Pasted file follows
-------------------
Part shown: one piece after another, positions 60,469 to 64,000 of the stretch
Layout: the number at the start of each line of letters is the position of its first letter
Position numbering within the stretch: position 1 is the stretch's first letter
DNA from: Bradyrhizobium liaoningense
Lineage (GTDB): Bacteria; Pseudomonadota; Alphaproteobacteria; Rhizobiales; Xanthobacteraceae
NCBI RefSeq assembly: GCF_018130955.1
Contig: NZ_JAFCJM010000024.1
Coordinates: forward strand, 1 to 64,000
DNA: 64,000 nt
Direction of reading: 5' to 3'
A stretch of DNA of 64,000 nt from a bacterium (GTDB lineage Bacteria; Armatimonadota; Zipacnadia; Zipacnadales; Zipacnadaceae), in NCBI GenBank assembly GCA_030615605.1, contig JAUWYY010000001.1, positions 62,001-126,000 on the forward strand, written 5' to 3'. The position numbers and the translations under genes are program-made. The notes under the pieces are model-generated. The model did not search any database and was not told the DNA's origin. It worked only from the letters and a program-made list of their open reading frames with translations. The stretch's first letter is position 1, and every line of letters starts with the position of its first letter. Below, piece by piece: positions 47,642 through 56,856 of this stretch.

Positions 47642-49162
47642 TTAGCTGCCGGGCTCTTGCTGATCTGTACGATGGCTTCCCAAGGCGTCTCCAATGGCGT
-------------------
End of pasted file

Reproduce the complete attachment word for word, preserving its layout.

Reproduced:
Part shown: one piece after another, positions 60,469 to 64,000 of the stretch
Layout: the number at the start of each line of letters is the position of its first letter
Position numbering within the stretch: position 1 is the stretch's first letter
DNA from: Bradyrhizobium liaoningense
Lineage (GTDB): Bacteria; Pseudomonadota; Alphaproteobacteria; Rhizobiales; Xanthobacteraceae
NCBI RefSeq assembly: GCF_018130955.1
Contig: NZ_JAFCJM010000024.1
Coordinates: forward strand, 1 to 64,000
DNA: 64,000 nt
Direction of reading: 5' to 3'
A stretch of DNA of 64,000 nt from a bacterium (GTDB lineage Bacteria; Armatimonadota; Zipacnadia; Zipacnadales; Zipacnadaceae), in NCBI GenBank assembly GCA_030615605.1, contig JAUWYY010000001.1, positions 62,001-126,000 on the forward strand, written 5' to 3'. The position numbers and the translations under genes are program-made. The notes under the pieces are model-generated. The model did not search any database and was not told the DNA's origin. It worked only from the letters and a program-made list of their open reading frames with translations. The stretch's first letter is position 1, and every line of letters starts with the position of its first letter. Below, piece by piece: positions 47,642 through 56,856 of this stretch.

Positions 47642-49162
47642 TTAGCTGCCGGGCTCTTGCTGATCTGTACGATGGCTTCCCAAGGCGTCTCCAATGGCGT